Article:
Tuesday, January 27, 2009

Review: Alphabet explosion!

Alphabet explosion! Search and count from Alien to Zebra by John Nickle
Schwartz & Wade Books, 2006
NF 428 .13 NIC

Search and find books are perpetually popular.
No other type of nonfiction books seem to be borrowed as much as those of the I Spy or Where's Waldo ilk, so I'm always on the hunt for similar titles. The search led me to the inventive and difficult Alphabet Explosion!

What makes Alphabet Explosion! different is this: while the I Spy books give a list of items to find in the adjoining photograph and the object of Where's Waldo is even simpler, Alphabet Explosion! goes one full step beyond and gives the reader a certain number of items in each illustration, and all of those things need to start with the same letter. With 26 illustrations to correspond with the 26 letters of the alphabet, the book has its hook right there.

It gets even better (and harder): according to the instructions at the beginning of the book, the things that need to be found include actions as well as objects, and colours and numbers count too. For example, in the illustration for the letter B,
there is a bear blowing bubbles and a babboon who is bowling with a black bowling ball. It may sound obvious, but you'd be surprised how tricky it is. I consider myself to be pretty adept at words and pictures but I rarely managed to find all the details.

For example, view the spread below for the letter E (courtesy of this site):

Now find 21 objects, actions, colours, and numbers that begin with the letter E. How did you do?

Each letter has an answer key at the back of the book and I must admit that I flipped to the back in frustration more often than in victory. This is a book that takes time, but it is worth it. Alphabet Explosion! is a challenging book of picture puzzles for older elementary students on up, although younger children will enjoy looking at the colourful and detailed illustrations.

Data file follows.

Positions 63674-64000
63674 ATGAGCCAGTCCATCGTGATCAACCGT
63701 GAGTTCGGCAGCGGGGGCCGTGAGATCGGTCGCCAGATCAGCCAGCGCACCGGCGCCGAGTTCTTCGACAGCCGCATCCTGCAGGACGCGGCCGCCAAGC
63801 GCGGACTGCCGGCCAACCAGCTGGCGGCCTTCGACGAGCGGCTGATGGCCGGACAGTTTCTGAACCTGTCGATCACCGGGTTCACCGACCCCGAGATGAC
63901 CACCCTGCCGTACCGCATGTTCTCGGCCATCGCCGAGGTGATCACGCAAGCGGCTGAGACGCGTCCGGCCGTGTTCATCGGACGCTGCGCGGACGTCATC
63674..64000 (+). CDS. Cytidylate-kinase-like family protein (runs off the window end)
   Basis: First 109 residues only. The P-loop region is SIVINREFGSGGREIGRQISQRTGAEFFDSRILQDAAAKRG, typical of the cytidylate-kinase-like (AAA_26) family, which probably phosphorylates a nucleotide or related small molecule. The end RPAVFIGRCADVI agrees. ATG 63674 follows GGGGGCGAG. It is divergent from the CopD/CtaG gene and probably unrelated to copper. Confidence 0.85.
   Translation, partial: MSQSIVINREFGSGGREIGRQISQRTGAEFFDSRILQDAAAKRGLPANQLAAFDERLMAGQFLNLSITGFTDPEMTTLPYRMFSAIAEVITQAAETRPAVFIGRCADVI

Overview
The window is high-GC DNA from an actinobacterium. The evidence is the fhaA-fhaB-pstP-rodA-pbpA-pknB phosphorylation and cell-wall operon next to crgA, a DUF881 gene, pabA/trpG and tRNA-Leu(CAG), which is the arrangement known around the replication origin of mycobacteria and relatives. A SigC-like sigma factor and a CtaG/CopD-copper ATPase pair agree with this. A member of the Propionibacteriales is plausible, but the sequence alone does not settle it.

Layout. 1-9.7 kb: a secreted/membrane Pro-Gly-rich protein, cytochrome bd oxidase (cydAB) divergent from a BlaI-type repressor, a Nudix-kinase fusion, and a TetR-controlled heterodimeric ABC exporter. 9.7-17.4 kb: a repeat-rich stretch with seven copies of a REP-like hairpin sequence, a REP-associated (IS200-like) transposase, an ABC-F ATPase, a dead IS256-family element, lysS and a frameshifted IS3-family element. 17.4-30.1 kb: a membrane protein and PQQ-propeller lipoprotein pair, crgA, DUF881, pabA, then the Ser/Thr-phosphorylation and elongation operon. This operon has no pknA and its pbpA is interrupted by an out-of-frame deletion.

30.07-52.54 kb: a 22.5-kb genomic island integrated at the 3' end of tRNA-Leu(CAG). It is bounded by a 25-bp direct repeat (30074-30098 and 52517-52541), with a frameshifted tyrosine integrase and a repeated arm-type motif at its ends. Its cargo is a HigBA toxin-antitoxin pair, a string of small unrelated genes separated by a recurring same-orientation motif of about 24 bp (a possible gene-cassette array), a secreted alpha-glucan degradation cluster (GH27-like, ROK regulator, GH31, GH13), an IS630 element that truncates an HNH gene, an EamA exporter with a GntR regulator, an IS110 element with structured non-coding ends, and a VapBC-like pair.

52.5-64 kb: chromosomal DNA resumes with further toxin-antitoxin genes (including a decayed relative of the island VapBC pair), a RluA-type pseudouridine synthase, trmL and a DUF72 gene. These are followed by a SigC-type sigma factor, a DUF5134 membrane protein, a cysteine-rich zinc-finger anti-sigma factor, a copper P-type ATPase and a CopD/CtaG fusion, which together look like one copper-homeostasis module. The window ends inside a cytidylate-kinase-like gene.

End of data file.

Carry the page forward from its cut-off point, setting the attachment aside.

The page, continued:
Monday, January 26, 2009

ALA Youth Media Awards announced

Every year, the American Library Association (ALA) gives awards for a variety of literature, including their Youth Media Awards that cover books whose target audiences range from preschoolers through teens. I listened to the live web broadcast this morning while I was reading book reviews, and the full list of winners can be found at the ALA website.

I'll start with the Caldecott Medal for illustrations in American picture books, and there are also a few Caldecott Honor books (runners-up). It should be noted that the winning books in this and most other categories were published in 2008, so the books are very recently published.

2009 Caldecott Medal winner
The house in the night by Susan Marie Swanson, illustrated by Beth Krommes

2009 Caldecott Honor books
A couple of boys have the best week ever, written and illustrated by Marla Frazee
How I learned geography, written and illustrated by Uri Shulevitz
A river of words: the story of William Carlos Williams by Jen Bryant, illustrated by Melissa Sweet

The PRES library has a number of Caldecott Medal and Honor books in the collection, including last year's winner The invention of Hugo Cabret by Bryan Selznick and the 2007 recipient Flotsam by David Wiesner.

The Theodor Seuss Geisel Award, named after Dr. Seuss, is awarded to the most distinguished book for early readers. This is a very new award, first awarded in 2006, and the PRES library collection includes 2008 award recipient There is a bird on your head by Mo Willems and 2007 Honor book Not a box by Antoinette Portis.

2009 Theodor Seuss Geisel Award winner
Are you ready to play outside? by Mo Willems

2009 Theodor Seuss Geisel Honor books
Chicken said, "Cluck!" by Judyann Ackerman Grant
One boy by Laura Vaccaro Seeger
Wolfsnail: a backyard predator by Sarah C. Campbell

The ALA also gives out the Newbery Medal for excellence in children's literature ("children" being under the age of 14 in this case). Although I haven't read it quite yet (I have it borrowed from the public library), word on the street is that this year's winner is closer to the upper limit of the regulations.